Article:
Women were also allowed to get educations and go into teaching and nursing positions. The Person’s Case was another highlight which demonstrates the advancements of women’s right in Canadian history. This case included five women who ultimately help transform the way women were seen. Emily Murphy played a significant role in establishing women’s rights which led to women being called “persons” in matters of rights and privileges. Furthermore, another female Canadian named Nellie McClung helped in getting the right to vote for women. Ultimately resulting in the May 24th, 1918 Act allowing all women 21 years of age or more in Canada the official right to vote even if they did not have the provincial license. The war brought many changes to Canada and around the world. Women were finally being recognized for their efforts and perseverance and acquiring new freedoms and improved rights for themselves. During the 1920’s, women became more involved in society and continued to participate in the work force. Women continued to make half the earning men were making at that time but by 1929 women made up about 20% of the workforce. The Women’s Labour League worked to defend women workers and the labour movement. They exposed shortfalls in the minimum wage laws and fought for equal pay, maternity care and a women right for birth control. Women were finally making their mark in government. By 1939,
Canadian workplaces today seem to be a fairly diverse place, with a blend of many religions, ethnicities, and genders present. However, although people preach affirmative action and melting pots in current times, many inequality and power issues still abound. One strikingly noticeable example is gender discrimination. Women in the workforce face many challenges like smaller wages, harassment, male privilege in hiring or promotions, and lack of support when pregnant or raising children. One half of the planet is women, and it can be assumed the same for Canada, but they still face judgment at work because they lack the authority to dispute against big corporations or even their male supervisor. It cannot be argued that
Since the 19th Century, women in Canada have fought political, legal, and social battles to find their place in Canadian society. From starting out in small, local organizations, to legal battles in the Supreme Court, Canadian women have come a long way. Unfortunately, it took a long time for many people to adapt to the changing roles of women, which made women still feel unequal compared to men. It is really striking to think that at one point society questioned if women could even be considered persons, just a small sample of the many changes women had to face through the course of history. This paper will analyze these changes experienced by Canadian women in that time period and how it affected their everyday lives.
The 1920s were a brutal time for Canada and most countries in the world. The Great War had just ended and soldiers were coming home to no work and minimal food. While the male soldiers were gone fighting the war, females took their place in factories, manufacturing war equipment and doing regular work that normally men would do. When the surviving soldiers came back, they were furious and wanted work to make money so most of the women were kicked out and replaced by the men. Women were obviously not happy about this and fought to make a change. One of the most notable feminists and successful female suffragists in Canadian history is Emily Murphy. She fought alongside four other feminists to create equal legal recognition as males and succeeded;
Health, a basic human rights an important factor for development. Though Women is most societies live longer than men because of biological and behavioural factors (WHO, 2009 p-xi) but WHO is worried that in some societies this factors are subdued by gender base discrimination 2009 report of WHO named “Women and Health stressed that the health needs of women and girls are different from men and are the needs are met far from the expected ones.
The proliferation of Canadian women’s movements, notably their redefining role in society, has had a profound propitious impact on Canada’s identity in the twentieth century. The contribution of Canadian women in the cultural life (sports, the arts and dance), the political impact from the leadership role of a female perspective (Nellie McClung) and women’s economic empowerment all contribute to the shape of Canadian history. Our current Canadian national identity has been shaped and developed by events from our past by our determination, doing the "impossible", staying dedicated and true. Also by doing what others thought we couldn 't, proving people wrong and being dedicated to our plans and outlines (Vimy Ridge). By gaining more independence, freedom, equality, rights and responsibilities . By being compassionate, sticking to your words and seeking for new rights (Pierre Trudeau). Even though there are so many past events that have shaped and developed our Canadian national identity, negative things have also done the same but in a negative way. We Canadians are proud of our accomplishments and achievements. We have shaped and developed a great Canadian national identity from the past which we are still making. We have made mistakes and we are still trying to mend those today. Overall our Canadian national identity has been shaped and developed by events in our past by achieving our recognition and milestones, the cultural life (sports,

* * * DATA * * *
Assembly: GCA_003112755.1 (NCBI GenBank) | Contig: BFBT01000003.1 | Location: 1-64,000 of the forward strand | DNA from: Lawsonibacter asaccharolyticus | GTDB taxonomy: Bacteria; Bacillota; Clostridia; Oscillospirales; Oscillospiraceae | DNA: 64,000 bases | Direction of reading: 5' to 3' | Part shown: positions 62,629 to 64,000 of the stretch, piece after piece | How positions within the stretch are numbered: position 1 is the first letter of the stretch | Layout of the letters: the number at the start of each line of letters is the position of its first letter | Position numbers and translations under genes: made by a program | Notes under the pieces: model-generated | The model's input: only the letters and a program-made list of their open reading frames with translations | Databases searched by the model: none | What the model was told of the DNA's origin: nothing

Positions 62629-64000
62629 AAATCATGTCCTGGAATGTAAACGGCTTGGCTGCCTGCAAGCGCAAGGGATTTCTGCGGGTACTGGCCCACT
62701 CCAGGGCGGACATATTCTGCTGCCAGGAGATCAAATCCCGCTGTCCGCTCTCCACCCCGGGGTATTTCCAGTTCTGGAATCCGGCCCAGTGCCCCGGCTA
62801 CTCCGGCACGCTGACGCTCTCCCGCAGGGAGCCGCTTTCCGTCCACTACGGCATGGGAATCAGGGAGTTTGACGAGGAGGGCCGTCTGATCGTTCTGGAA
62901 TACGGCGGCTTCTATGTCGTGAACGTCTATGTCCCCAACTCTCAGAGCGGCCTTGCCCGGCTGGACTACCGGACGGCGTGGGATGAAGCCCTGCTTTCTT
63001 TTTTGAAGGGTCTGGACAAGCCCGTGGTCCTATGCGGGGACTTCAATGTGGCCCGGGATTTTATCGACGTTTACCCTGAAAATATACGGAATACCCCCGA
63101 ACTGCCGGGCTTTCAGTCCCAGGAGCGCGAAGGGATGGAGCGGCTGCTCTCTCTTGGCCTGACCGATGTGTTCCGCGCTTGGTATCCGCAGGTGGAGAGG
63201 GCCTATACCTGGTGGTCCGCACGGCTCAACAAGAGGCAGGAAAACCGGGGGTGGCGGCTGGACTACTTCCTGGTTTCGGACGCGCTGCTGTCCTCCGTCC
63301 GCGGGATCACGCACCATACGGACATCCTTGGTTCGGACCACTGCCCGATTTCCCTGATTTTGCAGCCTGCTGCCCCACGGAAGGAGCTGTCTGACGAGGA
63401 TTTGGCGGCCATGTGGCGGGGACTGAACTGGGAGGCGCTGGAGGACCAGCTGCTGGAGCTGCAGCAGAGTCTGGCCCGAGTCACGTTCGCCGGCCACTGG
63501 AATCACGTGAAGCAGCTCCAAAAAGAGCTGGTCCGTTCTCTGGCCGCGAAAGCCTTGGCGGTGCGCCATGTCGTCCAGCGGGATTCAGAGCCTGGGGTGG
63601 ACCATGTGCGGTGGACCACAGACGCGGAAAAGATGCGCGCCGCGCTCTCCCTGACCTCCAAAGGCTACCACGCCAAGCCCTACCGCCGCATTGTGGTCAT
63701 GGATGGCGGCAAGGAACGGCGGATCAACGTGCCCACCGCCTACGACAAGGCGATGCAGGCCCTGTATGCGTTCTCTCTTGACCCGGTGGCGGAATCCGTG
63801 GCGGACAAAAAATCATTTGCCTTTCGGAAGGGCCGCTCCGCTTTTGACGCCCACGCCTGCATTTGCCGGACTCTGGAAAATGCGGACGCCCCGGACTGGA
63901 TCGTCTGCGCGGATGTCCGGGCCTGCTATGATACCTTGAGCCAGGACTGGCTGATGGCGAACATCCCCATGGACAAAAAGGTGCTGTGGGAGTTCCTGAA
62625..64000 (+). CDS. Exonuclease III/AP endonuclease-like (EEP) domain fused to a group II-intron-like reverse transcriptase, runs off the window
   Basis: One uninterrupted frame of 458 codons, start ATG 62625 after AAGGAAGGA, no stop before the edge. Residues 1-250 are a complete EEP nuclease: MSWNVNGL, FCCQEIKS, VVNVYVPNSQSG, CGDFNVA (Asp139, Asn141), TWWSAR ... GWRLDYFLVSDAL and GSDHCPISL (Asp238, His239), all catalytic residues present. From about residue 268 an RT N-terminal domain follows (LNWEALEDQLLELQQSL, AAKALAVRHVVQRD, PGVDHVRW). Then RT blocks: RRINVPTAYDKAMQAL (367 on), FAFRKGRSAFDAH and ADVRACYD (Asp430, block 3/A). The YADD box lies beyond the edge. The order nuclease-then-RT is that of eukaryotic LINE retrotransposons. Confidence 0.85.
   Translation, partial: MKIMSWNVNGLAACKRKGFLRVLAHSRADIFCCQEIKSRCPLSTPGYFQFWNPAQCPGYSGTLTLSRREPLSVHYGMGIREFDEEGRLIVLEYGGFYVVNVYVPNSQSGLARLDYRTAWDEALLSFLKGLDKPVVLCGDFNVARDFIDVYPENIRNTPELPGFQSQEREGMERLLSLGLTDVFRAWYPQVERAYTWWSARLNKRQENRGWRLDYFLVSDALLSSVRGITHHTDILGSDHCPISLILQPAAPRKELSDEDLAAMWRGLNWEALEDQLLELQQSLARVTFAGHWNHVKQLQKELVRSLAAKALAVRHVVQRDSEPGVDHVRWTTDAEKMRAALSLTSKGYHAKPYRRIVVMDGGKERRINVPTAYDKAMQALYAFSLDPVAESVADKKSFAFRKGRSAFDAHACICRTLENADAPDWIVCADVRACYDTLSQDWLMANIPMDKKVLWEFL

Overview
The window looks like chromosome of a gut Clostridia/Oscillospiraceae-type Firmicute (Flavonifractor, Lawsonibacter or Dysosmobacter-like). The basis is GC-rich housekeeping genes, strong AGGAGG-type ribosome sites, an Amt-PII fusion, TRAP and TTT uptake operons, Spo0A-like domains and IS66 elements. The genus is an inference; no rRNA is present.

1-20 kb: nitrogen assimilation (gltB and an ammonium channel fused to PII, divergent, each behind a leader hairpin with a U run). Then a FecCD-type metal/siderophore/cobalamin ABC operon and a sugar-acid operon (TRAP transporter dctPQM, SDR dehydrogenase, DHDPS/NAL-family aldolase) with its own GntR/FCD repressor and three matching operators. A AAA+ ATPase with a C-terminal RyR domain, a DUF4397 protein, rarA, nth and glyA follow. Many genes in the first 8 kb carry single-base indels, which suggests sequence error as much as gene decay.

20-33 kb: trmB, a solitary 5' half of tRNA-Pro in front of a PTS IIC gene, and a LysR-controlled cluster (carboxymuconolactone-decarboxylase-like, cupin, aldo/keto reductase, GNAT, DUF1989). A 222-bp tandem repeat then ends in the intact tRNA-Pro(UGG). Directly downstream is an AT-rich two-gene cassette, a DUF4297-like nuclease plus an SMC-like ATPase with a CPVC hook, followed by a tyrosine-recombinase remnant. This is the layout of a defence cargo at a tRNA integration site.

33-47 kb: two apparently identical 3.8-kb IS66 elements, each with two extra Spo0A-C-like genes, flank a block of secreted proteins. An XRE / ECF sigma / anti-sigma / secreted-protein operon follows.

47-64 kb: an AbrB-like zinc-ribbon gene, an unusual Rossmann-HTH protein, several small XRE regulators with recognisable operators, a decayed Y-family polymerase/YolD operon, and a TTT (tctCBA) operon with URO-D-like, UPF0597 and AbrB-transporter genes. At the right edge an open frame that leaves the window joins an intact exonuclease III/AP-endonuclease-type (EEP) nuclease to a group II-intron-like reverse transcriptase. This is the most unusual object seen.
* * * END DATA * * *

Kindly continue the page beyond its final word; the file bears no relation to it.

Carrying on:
It has been a long and hard journey in Canada to attain gender equality between men and women. Today, most people are unaware of the discrimination in workplaces, schools, and everyday life. Due to the Famous Five who lead the Persons Case that stated women as official persons, and many heroic individuals who lead the Women’s Suffrage Movement, women now have more opportunities than ever before. The Canadian Labour Movement has helped improve many citizens’ careers including those of women, protecting them from discrimination, violence, and harassment at work. Saskatchewan feminism has followed a similar path to Canada concerning women’s rights, most often categorized into three influential periods of time. The gender pay gap is the difference of money that men and women make, that is a crucial example of gender inequality. Gender stereotypes have limited the ability of men and women, judging them with false ideas through the media. All of these have played a major part of women’s rights and gender equality today.
Canada is regarded as one of the wealthiest industrialized countries in the world. This indication is contrary to the well-being reality affecting Canadians. Despite being part of the Organization for Economic Co-operation Development (OECD), Canada has lagged behind her otherwise wealthy counterparts in the industrialized countries being position 19 out of 22 nations (Breznitz and Zysman, 2013). This has been attributed to the precarious levels of poverty in a majority of Canadian households. The country has not recognized any official poverty measurement although other universal measures such as LICO is used for measuring relative poverty, a more determinable measure of poverty for wealthy countries.